The scope 1 and 2 target focus on emissions from its direct operations (including electricity and gas consumption at our stores, offices, internal manufacturing and distribution sites), while the scope 3 target relates to indirect emissions in the extended supply chain (which includes the impact from the sourcing of raw materials and manufacturing of finished goods).
"We are also on track to achieve our RE100 commitment to go 100 per cent renewable as we obtain 58 per cent of our total energy (including 68 per cent of our electricity) from renewable sources. During 2018/19, we achieved a 43 per cent reduction in market-based emissions compared to our 2016/17 base year," Burberry said in a press release.
The targets covering greenhouse gas emissions from Burberry’s operations (scopes 1 and 2) are consistent with reductions required to keep warming to 1.5°C, the most ambitious goal of the Paris Agreement.
“At Burberry, we are passionate about building a more sustainable future and setting these new targets in line with the latest climate science is an important milestone for us. For the first time, we are setting targets for greenhouse gas emissions that apply to our extended supply chain, which is a significant addition to our already ambitious target of becoming carbon neutral in our own operational energy use by 2022. Changing the system requires collaboration, and we will be working closely with our supply chain partners to take the action needed to stay on track and achieve our goals,” Pam Batty, Burberry’s VP corporate responsibility, said.
This expands the reach of the existing goal to become carbon neutral in operational energy use by 2022, and it is already carbon neutral across the Americas region, EMEIA retail stores and UK operations.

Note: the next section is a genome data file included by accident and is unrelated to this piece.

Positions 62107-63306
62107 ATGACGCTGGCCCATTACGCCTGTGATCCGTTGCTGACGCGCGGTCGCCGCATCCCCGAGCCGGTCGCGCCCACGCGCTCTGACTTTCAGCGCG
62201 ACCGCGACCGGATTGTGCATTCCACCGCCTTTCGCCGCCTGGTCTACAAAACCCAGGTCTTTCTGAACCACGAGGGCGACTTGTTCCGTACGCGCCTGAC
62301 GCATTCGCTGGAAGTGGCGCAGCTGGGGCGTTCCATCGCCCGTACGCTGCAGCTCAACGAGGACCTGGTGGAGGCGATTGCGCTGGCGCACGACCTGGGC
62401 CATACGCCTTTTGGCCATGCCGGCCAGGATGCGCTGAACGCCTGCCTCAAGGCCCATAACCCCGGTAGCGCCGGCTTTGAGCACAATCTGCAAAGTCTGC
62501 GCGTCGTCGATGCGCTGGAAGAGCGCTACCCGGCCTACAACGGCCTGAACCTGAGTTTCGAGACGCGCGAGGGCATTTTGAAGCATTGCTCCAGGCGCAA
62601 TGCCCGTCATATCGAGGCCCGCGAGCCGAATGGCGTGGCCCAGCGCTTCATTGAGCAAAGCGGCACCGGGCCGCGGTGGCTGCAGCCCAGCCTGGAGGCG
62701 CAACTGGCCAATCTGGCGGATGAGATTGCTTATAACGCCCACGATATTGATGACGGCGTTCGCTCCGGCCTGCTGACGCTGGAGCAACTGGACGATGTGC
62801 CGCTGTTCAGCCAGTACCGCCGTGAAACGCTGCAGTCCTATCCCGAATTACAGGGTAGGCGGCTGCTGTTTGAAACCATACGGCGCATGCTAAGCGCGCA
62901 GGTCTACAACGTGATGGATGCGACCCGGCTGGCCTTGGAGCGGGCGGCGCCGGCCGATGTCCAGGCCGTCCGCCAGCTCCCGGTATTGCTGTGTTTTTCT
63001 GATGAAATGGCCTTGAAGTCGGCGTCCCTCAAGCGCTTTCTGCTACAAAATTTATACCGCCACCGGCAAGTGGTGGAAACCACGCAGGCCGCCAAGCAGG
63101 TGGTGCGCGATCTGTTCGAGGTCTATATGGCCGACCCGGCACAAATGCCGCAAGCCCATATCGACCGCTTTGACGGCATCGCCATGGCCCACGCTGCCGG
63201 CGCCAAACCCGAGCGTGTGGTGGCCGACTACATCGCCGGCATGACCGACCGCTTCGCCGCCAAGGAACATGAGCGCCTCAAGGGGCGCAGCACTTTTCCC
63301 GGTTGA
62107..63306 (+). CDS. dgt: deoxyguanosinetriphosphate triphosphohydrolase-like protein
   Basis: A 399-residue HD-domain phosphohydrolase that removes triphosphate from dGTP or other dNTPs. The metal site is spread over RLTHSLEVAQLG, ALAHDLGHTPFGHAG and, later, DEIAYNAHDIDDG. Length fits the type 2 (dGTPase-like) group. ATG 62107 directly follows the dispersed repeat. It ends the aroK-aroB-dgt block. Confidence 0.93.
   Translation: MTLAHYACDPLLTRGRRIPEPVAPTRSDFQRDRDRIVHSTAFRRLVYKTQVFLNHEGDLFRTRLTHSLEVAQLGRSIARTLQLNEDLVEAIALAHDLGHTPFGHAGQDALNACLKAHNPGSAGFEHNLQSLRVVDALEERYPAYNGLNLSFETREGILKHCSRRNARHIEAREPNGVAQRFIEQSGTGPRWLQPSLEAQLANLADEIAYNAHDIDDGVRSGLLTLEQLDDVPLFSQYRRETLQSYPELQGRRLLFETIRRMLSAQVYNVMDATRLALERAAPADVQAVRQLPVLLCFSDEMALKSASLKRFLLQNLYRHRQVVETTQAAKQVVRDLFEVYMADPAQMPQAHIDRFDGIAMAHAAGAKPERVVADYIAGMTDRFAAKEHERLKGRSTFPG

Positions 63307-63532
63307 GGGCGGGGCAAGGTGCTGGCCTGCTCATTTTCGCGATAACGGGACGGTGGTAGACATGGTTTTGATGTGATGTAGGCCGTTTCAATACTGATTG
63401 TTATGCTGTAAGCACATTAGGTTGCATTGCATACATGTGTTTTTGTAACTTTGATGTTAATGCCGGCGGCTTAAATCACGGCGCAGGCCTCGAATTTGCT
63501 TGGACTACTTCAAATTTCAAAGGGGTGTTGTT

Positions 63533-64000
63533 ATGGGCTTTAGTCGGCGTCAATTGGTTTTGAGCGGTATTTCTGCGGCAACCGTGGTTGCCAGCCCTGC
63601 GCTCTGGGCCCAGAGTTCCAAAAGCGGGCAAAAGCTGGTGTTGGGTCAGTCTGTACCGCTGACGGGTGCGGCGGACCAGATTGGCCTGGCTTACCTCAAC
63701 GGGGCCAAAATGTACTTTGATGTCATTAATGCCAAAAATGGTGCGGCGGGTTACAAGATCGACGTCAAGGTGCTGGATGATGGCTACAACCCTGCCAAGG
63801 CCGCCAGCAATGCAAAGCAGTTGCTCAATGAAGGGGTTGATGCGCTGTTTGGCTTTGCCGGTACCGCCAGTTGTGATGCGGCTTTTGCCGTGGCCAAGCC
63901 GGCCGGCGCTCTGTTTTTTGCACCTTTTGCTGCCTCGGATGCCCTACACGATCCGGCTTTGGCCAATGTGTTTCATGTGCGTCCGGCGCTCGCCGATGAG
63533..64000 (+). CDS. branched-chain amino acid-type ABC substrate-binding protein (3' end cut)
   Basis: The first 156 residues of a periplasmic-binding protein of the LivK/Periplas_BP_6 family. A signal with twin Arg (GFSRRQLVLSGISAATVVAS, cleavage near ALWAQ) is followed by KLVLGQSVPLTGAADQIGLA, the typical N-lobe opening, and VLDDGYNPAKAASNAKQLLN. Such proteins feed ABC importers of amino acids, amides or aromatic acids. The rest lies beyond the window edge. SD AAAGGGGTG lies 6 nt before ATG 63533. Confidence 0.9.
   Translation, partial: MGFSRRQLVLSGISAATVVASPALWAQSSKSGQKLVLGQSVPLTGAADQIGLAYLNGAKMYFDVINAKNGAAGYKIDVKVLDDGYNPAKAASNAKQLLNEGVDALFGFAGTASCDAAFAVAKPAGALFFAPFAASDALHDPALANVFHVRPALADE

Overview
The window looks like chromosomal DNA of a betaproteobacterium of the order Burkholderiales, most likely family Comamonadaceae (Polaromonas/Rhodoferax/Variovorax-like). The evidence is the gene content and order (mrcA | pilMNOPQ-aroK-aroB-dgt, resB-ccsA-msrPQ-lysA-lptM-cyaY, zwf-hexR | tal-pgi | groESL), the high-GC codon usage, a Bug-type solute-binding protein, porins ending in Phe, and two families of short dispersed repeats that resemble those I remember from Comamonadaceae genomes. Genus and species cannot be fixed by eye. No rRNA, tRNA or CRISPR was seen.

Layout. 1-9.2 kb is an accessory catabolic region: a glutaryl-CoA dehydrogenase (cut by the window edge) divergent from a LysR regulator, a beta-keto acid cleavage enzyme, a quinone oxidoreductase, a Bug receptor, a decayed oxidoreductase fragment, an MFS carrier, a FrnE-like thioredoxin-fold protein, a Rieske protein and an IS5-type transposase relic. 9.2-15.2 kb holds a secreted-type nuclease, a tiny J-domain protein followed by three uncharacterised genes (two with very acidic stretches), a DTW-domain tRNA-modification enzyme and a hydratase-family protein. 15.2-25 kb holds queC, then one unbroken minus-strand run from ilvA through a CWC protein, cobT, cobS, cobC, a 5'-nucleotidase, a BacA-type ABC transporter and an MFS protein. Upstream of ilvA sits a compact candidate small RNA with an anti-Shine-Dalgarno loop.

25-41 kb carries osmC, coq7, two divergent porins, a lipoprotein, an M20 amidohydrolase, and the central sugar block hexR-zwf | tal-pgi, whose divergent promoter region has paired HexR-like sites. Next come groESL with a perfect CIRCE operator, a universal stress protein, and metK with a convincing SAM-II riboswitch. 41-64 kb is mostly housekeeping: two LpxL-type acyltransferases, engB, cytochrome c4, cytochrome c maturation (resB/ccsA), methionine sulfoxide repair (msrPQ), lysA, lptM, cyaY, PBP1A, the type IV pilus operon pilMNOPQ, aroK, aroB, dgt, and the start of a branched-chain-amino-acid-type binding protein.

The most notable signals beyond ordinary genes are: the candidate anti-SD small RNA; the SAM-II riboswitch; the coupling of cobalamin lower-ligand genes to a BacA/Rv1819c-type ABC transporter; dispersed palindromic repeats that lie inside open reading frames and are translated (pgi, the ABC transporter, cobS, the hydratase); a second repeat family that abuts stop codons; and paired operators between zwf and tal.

“The fashion industry’s environmental impact is significant and growing,” said Cynthia Cummis, director of Private Sector Climate Mitigation at World Resources Institute (WRI), one of the Science Based Targets initiative partners. “Burberry’s ambitious science-based target demonstrates the leadership and innovation needed to succeed in a zero-carbon world. To prevent catastrophic climate change, it’s important that all major apparel and footwear brands set science-based targets and pursue comprehensive strategies to decarbonize their businesses.” (RR)
Fibre2Fashion News Desk – India
| On 21st Sep 2021
Retail sales in the US increased during August as consumer demand...
| On 21st Sep 2021
To diversify its exports and markets, Kenya should endeavor to raise...
| On 21st Sep 2021
The value of textile and garment exports from Pakistan increased by...
Occam's razor principle and purpose-driven innovations
Biggest learning was adaptability
Jindal Worldwide Ltd
Indian MMF sector to become globally competitive
Seraphine is a British maternity brand providing affordable luxury fashion ...
<b>Gus Bartholomew</b>, co-founder of SupplyCompass, explains to <b>Subir...
EptaInks is the screen-printing division of Eptanova, a company that...
INDA, a global association of the nonwoven fabrics industry, has been...
Ventile is a registered trademark used to brand a special high-quality...
Steve McCullough & Marco Weichert
Functional Fabric Fair & Design and Development GmbH Textile Consult respectively
Functional Fabric Fair is a trade-exclusive event showcasing the latest...
Shalini Sharma & Shweta Pundir Sharma
Six Yard Story
Six Yard Story is a premium artisanal brand with a focus to bring handloom ...
Sandeep Gonsalves & Sarah Gonsalves
Sarah & Sandeep
Established in 2012, Sarah & Sandeep is a luxury menswear label...
Megha Kumari & Jigar Mali
Label Megha & Jigar
New Delhi based label Megha & Jigar blends India's unique handcrafts...
Letter to Editor
Subscribe today and get the latest update on Textiles, Fashion, Apparel and so on.
Subscribe today and get the latest information on Textiles, Fashion, Apparel.